SOME people wear their hearts on their sleeves. These ballplayers are wearing all of our hopes.
Reality hits home,
even in Little League
Saturday's opening-day ceremonies for Kailua American Little League saw hundreds of youngsters with patches sewn on both their sleeves. One was the traditional Little League patch, the other a sad and scary reminder of the times: Drug Free Hawaii/Laulima Program.
If only the innocence shown on all those faces in the infield could remain throughout our children's lifetimes. If only the worst thing that could happen on the way home after a practice was a skinned knee.
But it is far better to face the reality than to turn a blind eye to the growing drug problem with our youth. It is far better to have someone like retired police major Frank Sua speak openly to the players while on the same side of the fence than to have the talk from the other side of prison bars.
The players made two promises Saturday. The familiar lines of the Little League Pledge echoed across Keolu Field, a reminder that "win or lose, I will always do my best."
Sua then challenged the youngsters to live up to the promise they wore on their other sleeve. To live up to the promise that should be permanently sewn into all of our hearts.
AT least the ESPNET SportsZone still likes Hawaii basketball. The internet link last week polled surfers about which of five bubble teams deserved to get into the NCAA Tournament.
Michigan received the most votes but the Rainbows earned a respectable 14 percent.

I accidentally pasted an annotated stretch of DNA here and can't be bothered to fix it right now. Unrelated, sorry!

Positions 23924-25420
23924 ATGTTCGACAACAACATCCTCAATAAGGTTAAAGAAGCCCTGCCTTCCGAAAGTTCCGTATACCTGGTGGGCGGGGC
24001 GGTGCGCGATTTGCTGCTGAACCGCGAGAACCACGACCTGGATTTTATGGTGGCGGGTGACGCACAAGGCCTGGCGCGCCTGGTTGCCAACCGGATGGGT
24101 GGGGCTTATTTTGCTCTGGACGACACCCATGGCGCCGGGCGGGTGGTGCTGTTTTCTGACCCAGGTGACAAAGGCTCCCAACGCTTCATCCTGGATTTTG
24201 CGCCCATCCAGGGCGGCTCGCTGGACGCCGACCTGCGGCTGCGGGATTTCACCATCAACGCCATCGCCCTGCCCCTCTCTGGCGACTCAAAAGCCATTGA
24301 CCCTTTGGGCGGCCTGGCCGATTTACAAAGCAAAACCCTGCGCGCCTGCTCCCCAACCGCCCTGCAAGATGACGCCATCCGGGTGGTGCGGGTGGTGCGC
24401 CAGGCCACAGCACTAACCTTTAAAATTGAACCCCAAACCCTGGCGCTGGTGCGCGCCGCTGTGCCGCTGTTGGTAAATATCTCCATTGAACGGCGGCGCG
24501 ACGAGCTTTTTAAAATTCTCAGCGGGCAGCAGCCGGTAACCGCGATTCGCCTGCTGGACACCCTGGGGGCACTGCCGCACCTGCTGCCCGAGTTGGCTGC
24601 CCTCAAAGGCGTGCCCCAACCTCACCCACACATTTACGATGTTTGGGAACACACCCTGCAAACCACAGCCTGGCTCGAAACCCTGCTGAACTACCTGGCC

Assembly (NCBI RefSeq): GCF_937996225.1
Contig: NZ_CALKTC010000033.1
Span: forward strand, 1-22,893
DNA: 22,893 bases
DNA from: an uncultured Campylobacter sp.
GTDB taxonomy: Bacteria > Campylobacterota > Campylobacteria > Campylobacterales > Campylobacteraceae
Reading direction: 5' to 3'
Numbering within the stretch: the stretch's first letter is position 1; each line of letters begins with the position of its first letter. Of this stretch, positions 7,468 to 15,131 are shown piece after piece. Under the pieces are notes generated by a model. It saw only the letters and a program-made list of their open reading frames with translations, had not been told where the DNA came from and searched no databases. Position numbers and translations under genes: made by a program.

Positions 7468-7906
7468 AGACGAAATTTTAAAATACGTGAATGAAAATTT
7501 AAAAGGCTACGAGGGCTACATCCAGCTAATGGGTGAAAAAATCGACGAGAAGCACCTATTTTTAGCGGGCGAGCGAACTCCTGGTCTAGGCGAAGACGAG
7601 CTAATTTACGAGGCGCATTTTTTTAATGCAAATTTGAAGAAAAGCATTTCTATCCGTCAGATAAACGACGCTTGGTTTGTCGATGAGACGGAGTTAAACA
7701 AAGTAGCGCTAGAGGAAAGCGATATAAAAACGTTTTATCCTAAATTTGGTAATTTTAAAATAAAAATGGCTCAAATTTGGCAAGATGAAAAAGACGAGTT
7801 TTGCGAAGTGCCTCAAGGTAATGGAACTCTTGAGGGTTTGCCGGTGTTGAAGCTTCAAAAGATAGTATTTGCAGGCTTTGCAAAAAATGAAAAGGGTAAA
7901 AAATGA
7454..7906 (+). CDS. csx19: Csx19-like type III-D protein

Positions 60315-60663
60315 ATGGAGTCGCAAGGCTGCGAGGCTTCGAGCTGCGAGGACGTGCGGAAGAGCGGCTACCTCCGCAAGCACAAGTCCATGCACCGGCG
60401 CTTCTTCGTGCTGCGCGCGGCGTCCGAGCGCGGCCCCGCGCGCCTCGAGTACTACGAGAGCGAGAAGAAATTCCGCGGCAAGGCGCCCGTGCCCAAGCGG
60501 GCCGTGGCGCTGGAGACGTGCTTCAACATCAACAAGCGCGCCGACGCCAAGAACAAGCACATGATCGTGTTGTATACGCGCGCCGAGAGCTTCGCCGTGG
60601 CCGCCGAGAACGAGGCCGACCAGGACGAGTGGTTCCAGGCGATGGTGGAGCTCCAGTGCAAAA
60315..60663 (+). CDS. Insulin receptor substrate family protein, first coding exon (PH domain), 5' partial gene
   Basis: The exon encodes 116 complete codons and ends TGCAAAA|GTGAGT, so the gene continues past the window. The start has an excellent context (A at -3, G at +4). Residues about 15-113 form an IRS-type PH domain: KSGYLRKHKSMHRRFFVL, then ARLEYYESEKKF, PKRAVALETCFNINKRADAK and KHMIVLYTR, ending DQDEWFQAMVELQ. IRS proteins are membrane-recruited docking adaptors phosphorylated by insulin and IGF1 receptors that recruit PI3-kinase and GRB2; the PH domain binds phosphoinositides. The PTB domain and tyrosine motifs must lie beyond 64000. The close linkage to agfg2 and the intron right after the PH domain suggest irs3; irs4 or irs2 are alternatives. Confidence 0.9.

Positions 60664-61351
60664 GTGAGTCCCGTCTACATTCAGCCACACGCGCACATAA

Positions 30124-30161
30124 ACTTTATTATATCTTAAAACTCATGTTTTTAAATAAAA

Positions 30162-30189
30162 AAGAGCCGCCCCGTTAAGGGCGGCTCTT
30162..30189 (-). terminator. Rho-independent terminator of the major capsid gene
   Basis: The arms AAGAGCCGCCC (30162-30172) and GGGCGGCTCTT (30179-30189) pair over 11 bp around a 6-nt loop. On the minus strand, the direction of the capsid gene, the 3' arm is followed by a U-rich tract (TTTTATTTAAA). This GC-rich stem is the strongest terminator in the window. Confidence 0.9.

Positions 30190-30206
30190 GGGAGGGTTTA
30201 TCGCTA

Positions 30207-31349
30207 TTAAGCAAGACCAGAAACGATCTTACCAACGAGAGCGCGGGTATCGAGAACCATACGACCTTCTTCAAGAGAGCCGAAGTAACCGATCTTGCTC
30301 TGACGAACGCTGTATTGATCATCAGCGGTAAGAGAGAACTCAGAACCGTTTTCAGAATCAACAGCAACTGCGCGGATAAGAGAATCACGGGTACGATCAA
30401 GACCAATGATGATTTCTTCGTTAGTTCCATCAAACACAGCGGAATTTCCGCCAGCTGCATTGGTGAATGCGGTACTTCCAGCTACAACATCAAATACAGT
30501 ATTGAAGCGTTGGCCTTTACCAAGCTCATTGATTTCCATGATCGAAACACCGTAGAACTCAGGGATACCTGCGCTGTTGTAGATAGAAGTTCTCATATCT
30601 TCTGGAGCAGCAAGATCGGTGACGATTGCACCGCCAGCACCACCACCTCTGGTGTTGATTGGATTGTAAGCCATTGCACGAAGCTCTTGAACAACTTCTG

It will be interesting to see the results of tomorrow's poll involving Hawaii where UH is one of 16 schools represented in the Battle of the Mascots. The Rainbow Warrior is up against the Hawk of St. Joseph's in a first-round contest.
This one begs the questions: What does the Rainbow Warrior look like and what rendition will be up on Web? Surely not the Kamehameha wannabe that used to wander the sidelines at football games looking like the poster boy for Wrinkles R Us.
Perhaps the university should consider putting Alan Hackbarth and Warren Epps in costume. The dancing pair ignited the Special Events Arena crowd during last Wednesday's NIT game against Oregon, creating an atmosphere that rivaled -- dare we say this? -- a volleyball match.
Certainly those two would win, Macarena-hands down, against the likes of Bucky the Wisconsin Badger and Western Kentucky's Big Red, a Tickle-Me-Elmo clone. They definitely would have a better shot than the Stanford Tree, which has been banned from the competition until 2001.
The Tree was put on five years probation after two students were caught trying to e-stuff the ballot box. This according to the aptly-named Stanford systems networking director, Chip Haven.
THOUGH snubbed by the NIT to host today's second-round game, UH athletic director Hugh Yoshida made sure committee member Bob Byrnes left Hawaii with more than a bad sunburn.
Byrnes and wife Pat soaked in the atmosphere of Friday's volleyball match between Hawaii and Lewis, and were impressed by another night of great fan support. Yoshida is hoping that it will pay off the next time the Rainbows are being considered as postseason hosts.
It is ironic that Hawaii's fans were used against themselves when it came to today's hosting duties. Byrnes said that UNLV's Thomas & Mack Center had the potential to be more profitable, seating 18,200 to 10,225 in the Special Events Arena.
Also, UNLV's second-largest crowd in the post-Tarkanian era was the 17,000-plus that showed up when the Rainbows met the Runnin' Rebels during the WAC regular season.
Too bad the NIT didn't take the sure thing instead of putting another dollar in the slot machine, trying to hit a big pay day.
Cindy Luis is a Star-Bulletin sportswriter.
Her column appears weekly.